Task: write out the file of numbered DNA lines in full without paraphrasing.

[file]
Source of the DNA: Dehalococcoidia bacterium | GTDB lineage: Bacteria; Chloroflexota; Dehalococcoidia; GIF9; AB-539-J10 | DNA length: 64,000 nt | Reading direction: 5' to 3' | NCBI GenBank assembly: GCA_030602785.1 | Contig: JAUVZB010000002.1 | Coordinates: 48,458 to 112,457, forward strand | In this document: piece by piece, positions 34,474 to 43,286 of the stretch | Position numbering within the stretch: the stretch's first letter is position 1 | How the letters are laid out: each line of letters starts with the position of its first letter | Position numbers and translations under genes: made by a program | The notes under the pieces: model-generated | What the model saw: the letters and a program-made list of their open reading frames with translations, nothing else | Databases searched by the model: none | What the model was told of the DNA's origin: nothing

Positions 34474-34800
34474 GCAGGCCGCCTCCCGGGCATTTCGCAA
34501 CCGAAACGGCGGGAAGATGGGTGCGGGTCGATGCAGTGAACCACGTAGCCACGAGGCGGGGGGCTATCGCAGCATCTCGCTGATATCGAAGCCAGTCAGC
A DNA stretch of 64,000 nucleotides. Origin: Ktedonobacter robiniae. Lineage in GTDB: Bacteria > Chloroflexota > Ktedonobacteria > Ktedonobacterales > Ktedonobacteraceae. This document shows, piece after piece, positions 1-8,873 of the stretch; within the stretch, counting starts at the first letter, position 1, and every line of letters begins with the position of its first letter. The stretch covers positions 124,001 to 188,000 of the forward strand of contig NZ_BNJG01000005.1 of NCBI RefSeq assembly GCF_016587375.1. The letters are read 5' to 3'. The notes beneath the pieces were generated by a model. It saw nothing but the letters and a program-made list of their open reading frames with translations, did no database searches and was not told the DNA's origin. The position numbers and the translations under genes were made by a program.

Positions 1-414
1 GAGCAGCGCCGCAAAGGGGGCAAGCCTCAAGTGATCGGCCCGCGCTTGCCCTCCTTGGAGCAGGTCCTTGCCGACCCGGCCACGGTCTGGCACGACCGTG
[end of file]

Source of the DNA: Dehalococcoidia bacterium | GTDB lineage: Bacteria; Chloroflexota; Dehalococcoidia; GIF9; AB-539-J10 | DNA length: 64,000 nt | Reading direction: 5' to 3' | NCBI GenBank assembly: GCA_030602785.1 | Contig: JAUVZB010000002.1 | Coordinates: 48,458 to 112,457, forward strand | In this document: piece by piece, positions 34,474 to 43,286 of the stretch | Position numbering within the stretch: the stretch's first letter is position 1 | How the letters are laid out: each line of letters starts with the position of its first letter | Position numbers and translations under genes: made by a program | The notes under the pieces: model-generated | What the model saw: the letters and a program-made list of their open reading frames with translations, nothing else | Databases searched by the model: none | What the model was told of the DNA's origin: nothing

Positions 34474-34800
34474 GCAGGCCGCCTCCCGGGCATTTCGCAA
34501 CCGAAACGGCGGGAAGATGGGTGCGGGTCGATGCAGTGAACCACGTAGCCACGAGGCGGGGGGCTATCGCAGCATCTCGCTGATATCGAAGCCAGTCAGC
A DNA stretch of 64,000 nucleotides. Origin: Ktedonobacter robiniae. Lineage in GTDB: Bacteria > Chloroflexota > Ktedonobacteria > Ktedonobacterales > Ktedonobacteraceae. This document shows, piece after piece, positions 1-8,873 of the stretch; within the stretch, counting starts at the first letter, position 1, and every line of letters begins with the position of its first letter. The stretch covers positions 124,001 to 188,000 of the forward strand of contig NZ_BNJG01000005.1 of NCBI RefSeq assembly GCF_016587375.1. The letters are read 5' to 3'. The notes beneath the pieces were generated by a model. It saw nothing but the letters and a program-made list of their open reading frames with translations, did no database searches and was not told the DNA's origin. The position numbers and the translations under genes were made by a program.

Positions 1-414
1 GAGCAGCGCCGCAAAGGGGGCAAGCCTCAAGTGATCGGCCCGCGCTTGCCCTCCTTGGAGCAGGTCCTTGCCGACCCGGCCACGGTCTGGCACGACCGTG